That doesn’t mean you can’t take an occasional flyer on a newer, smaller or relatively unknown asset. But making any investment, no matter how small, without first doing your own homework is a risk you can’t afford to take.
A $32 million “web of lies”
Paid promotions are often a prelude to pump-and-dump schemes. First, the manipulators lure unsuspecting investors, pumping up the price. When they are all in, the scammers dump. Just like we saw this week…
On April 2, the Securities and Exchange Commission filed charges against the co-founders of Centra Tech Inc., a Florida startup registered in Delaware. The complaint alleges Sohrab Sharma and Robert Farkas, its 26-year-old cofounders, sought to defraud investors of $32 million through an Initial Coin Offering.
The ICO was promoted by boxing champion Floyd Mayweather, and DJ Khaled, a well-known music producer. It also promised a unique relationship with Visa and Mastercard to provide liquidity.
As it turns out … that arrangement did not exist.
In a press release, the SEC called this “a sophisticated marketing campaign to spin a web of lies about their supposed partnerships with legitimate businesses.”
Unfortunately, it won’t be the last time we hear about something like this.
In early February, near the height of the crypto craze, I told my members to expect many of these schemes would fall apart under the scrutiny of government regulators. I compared the cryptocurrency euphoria to a rush in the shares of a tiny gold explorer that has almost no prospect of actually finding gold.
The current state of cryptocurrency looks a lot like some parts of the junior resource sector. There are plenty of companies with access to producing gold mines and a plan to get that gold out of the ground and on the open market. But there is also the occasional shady operator with bogus claims and, thus, a big target on its back for regulators.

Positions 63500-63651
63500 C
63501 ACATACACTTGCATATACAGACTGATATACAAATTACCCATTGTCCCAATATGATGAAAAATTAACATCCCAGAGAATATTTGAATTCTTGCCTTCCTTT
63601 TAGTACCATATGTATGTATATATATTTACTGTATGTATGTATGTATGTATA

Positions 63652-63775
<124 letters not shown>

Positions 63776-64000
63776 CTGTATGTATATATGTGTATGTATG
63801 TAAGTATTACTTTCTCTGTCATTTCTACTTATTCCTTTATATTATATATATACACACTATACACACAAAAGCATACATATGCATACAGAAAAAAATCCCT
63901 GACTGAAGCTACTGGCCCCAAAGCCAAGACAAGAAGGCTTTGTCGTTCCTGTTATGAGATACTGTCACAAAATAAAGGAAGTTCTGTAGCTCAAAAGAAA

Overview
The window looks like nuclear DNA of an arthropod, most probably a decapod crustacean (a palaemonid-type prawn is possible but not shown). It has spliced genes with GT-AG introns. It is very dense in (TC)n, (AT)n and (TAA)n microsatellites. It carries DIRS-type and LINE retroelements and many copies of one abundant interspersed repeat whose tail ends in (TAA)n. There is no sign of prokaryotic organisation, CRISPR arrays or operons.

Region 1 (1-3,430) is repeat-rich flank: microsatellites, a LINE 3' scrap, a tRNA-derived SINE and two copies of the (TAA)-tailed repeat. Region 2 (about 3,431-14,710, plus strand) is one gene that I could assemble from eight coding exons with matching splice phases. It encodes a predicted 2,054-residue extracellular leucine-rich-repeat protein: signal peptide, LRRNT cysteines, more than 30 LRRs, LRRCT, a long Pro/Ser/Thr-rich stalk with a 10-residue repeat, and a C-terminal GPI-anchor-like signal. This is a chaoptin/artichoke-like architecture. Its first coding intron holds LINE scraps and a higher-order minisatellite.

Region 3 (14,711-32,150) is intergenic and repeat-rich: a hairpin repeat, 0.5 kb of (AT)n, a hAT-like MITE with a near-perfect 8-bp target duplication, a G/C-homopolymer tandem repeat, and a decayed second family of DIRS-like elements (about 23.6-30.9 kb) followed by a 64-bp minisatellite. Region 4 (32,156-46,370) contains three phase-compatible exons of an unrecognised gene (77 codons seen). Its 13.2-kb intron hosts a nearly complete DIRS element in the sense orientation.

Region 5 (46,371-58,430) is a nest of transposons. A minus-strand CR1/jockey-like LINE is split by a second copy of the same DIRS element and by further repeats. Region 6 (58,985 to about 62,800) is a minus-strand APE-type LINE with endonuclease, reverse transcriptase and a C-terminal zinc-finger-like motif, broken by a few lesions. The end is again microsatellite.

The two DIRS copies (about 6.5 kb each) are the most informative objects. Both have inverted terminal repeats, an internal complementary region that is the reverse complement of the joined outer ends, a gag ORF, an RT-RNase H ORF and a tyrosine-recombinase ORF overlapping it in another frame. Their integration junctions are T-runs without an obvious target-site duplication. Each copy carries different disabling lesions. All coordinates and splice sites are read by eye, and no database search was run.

There is also the promise of something really great. Longer term — just like you can strike gold in the junior mining space — I also believe there will also be real value in a small number of cryptocurrencies. But significantly higher prices are only likely after many of the ICOs vanish.
Believe in the $7.7 billion promise of blockchain
In the interim, I suggest crypto-interested investors turn their attention to blockchain … and blockchain stocks.
In addition to its large cloud-computing operation, Azure, Microsoft (MSFT) is making great inroads with Blockchain-as-a-Service. The big idea is that the foundational distributed ledger system central to cryptocurrency can be monetized on a pay-as-you-go basis. The concept is finding a lot of interest, and Microsoft has first-mover status.
Research and Markets, a specialty research group, noted in January that demand for blockchain is expected to grow from $411 million in 2017, to $7.7 billion by 2022. That would put the compound growth rate at 79.6%.
Among publicly traded entities, Microsoft is expected to be a big winner. Investors should look to buy dips.
Jon D. Markman